It troubling to think that pharma firms may reap PR benefits with philanthropy to address a problem they helped create. On the other hand, any and all new funding is badly needed to fund anti-opioid efforts.
The Albert M. Greenfield Foundation keeps a pretty low profile, quietly giving money away to local groups involved in arts and culture, education, and human services. But here's a gift that stands out.
The IBC Foundation is working to tackle opioid addiction in Southeastern Pennsylvania. What's its strategy and who's getting grants?
It's usually charter schools that draw big private gifts. But here's a case of donor with deep ties to a public school opening his checkbook to the tune of $10 million.
Philanthropy's response to the deadly opioid epidemic has been lackluster. But in some hard-hit regions, funders have taken action. A grantmaker engaged in the fight in Southeastern Pennsylvania shares its lessons.
Giving Tuesday was a big success. But charitable giving by ordinary Americans is down, the wealthy give crumbs relative to their soaring assets, and nonprofits are in crisis in many cities.
This is an accessible funder and a good one to know for nonprofits working in the Philadelphia area. Here are the key points that grantseekers should be aware of regarding Connelly Foundation giving.
The industrialist Henry Rowan left behind a foundation with assets over $250 million when he died in 2015. His widow, Lee Rowan, is big fan of charter schools, judging by a $2.2 million gift she recently made.
While deep federal cuts in arts funding have yet to materialize, the screws have already tightened in many cites and states—in some cases, spurring foundations to step forward in a major way.
Bank funders almost always stick to their service areas, and the Malvern Federal Charitable Foundation is no exception. Where does its grant money flow in the Philadelphia area?
Several major philanthropic institutions around the country have strong journalism roots, but does that mean they should provide grants to report the news? With a focus on Philadelphia, here's a look at the grants awarded from the Lenfest Institute for Journalism's first open call for applications.
Mini-grants, which are often in the range of $250 to $2,500, have an important place in institutional philanthropy, even though you don't hear much about them.
News out of Philadelphia suggests that when "highbrow" performing arts groups tap into unique local assets to boost audience engagement, funders respond.
With ties to Philadelphia, New Jersey, New York, Alabama, and the Bay Area this former football player and his wife are focusing their philanthropy on early literacy.
The pharmaceutical company, AmerisourceBergen, started its own grantmaking foundation just two years ago. To get a better sense of it's priorities, we connected with the foundation’s president, Gina Clark.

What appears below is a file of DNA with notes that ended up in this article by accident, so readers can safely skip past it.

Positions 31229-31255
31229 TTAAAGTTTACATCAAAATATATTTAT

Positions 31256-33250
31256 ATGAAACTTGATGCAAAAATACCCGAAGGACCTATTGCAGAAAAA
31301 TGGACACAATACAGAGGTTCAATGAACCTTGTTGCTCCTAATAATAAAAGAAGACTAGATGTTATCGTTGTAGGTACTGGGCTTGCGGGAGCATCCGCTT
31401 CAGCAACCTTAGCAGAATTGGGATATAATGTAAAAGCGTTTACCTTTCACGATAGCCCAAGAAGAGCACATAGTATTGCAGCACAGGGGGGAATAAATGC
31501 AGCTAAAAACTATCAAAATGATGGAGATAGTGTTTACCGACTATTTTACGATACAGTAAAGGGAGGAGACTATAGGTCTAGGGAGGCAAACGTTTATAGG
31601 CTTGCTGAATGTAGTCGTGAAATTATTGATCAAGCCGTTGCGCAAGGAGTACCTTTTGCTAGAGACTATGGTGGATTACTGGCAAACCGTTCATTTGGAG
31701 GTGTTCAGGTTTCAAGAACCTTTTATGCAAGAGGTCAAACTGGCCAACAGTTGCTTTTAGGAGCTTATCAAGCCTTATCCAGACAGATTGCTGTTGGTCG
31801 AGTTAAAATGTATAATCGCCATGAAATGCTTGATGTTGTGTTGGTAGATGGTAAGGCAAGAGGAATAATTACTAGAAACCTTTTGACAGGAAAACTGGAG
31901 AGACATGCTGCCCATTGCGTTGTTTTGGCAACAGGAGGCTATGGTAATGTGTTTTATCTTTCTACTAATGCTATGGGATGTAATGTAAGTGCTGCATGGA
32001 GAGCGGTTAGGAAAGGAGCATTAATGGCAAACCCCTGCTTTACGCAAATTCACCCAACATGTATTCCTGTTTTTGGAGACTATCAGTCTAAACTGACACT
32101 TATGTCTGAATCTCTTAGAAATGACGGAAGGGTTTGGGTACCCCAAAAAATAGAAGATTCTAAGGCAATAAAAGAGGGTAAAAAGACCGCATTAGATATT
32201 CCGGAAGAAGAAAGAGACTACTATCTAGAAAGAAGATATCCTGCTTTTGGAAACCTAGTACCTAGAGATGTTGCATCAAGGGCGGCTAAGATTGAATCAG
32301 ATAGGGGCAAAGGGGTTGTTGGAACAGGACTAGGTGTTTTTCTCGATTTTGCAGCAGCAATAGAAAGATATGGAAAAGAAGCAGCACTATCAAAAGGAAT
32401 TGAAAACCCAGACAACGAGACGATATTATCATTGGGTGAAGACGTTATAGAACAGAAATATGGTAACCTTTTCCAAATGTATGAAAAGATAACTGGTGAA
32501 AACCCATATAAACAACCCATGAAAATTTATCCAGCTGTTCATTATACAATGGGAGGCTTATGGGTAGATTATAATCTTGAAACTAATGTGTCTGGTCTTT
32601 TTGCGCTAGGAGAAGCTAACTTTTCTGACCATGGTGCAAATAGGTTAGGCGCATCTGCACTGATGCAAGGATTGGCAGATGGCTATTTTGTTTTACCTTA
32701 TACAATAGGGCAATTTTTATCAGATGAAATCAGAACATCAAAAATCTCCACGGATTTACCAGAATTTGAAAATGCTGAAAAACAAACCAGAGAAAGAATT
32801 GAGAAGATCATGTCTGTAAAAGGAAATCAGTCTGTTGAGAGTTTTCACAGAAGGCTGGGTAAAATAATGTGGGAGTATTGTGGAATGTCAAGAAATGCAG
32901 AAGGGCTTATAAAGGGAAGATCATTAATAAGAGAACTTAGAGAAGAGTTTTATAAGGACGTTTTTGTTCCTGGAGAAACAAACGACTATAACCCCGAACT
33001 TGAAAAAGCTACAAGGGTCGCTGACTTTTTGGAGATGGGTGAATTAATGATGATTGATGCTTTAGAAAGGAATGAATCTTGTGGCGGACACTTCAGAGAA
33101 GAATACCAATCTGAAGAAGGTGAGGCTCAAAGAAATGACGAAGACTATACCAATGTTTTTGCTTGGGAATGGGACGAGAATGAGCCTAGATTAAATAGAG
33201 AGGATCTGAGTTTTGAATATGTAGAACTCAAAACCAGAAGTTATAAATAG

Professional sports is a big business and the charitable arms of some franchises have grown more active and sophisticated. A case in point is the Philadelphia Eagles.
The nursing shortage is a big concern nationwide. Here's how a health insurance funder is tackling the issue close to home.
We catch up with the Wawa Foundation's expansion in Philadelphia and beyond, with its interesting approach to grantmaking.
What’s more interesting than the numbers is the types of arts groups that are getting Pew’s support in Philadelphia. Here are a few themes that have emerged as growing priorities.
The William Penn Foundation is providing major funding to educate the public about the Delaware River watershed. It's the latest example of Penn's connect-the-dots approach to conservation.
The big grants from Impact100 Philadelphia are core mission grants. But these women also award smaller general operating support grants from the “leftover funds” that are worth looking at, too.
The Claneil Foundation has been making grants in the Philadelphia region and beyond for about 40 years. Its new strategy looks at three closely intertwined issues.
The giving circle movement is strong and getting stronger across the country, and women in Philadelphia are leading the way. Here, we look at a funding group called the Saturday Club.
To learn more about two new initiatives and how nonprofits in Philadelphia can get the IBC Foundation’s support, we connected with the foundation’s president, Lorina Marshall-Blake.
A plan to cap a stretch of highway and reconnect Philadelphia to its waterfront has been in the works for decades. It’s now very close, thanks in part to a $15 million grant.
Philly activists have long turned to this progressive funder for support across a range of issues. We look at what kinds of activities Bread & Roses is backing right now.
Women of Vision announced three new Philadelphia grants totaling $92,000. A fourth grant went to a group in Israel, but Philadelphia is always the primary focus of this funding group.
Comcast giving looms big in its hometown, and a flurry of new grants to nonprofits in the Greater Philadelphia and New Jersey areas just went out the door. Where is the money going?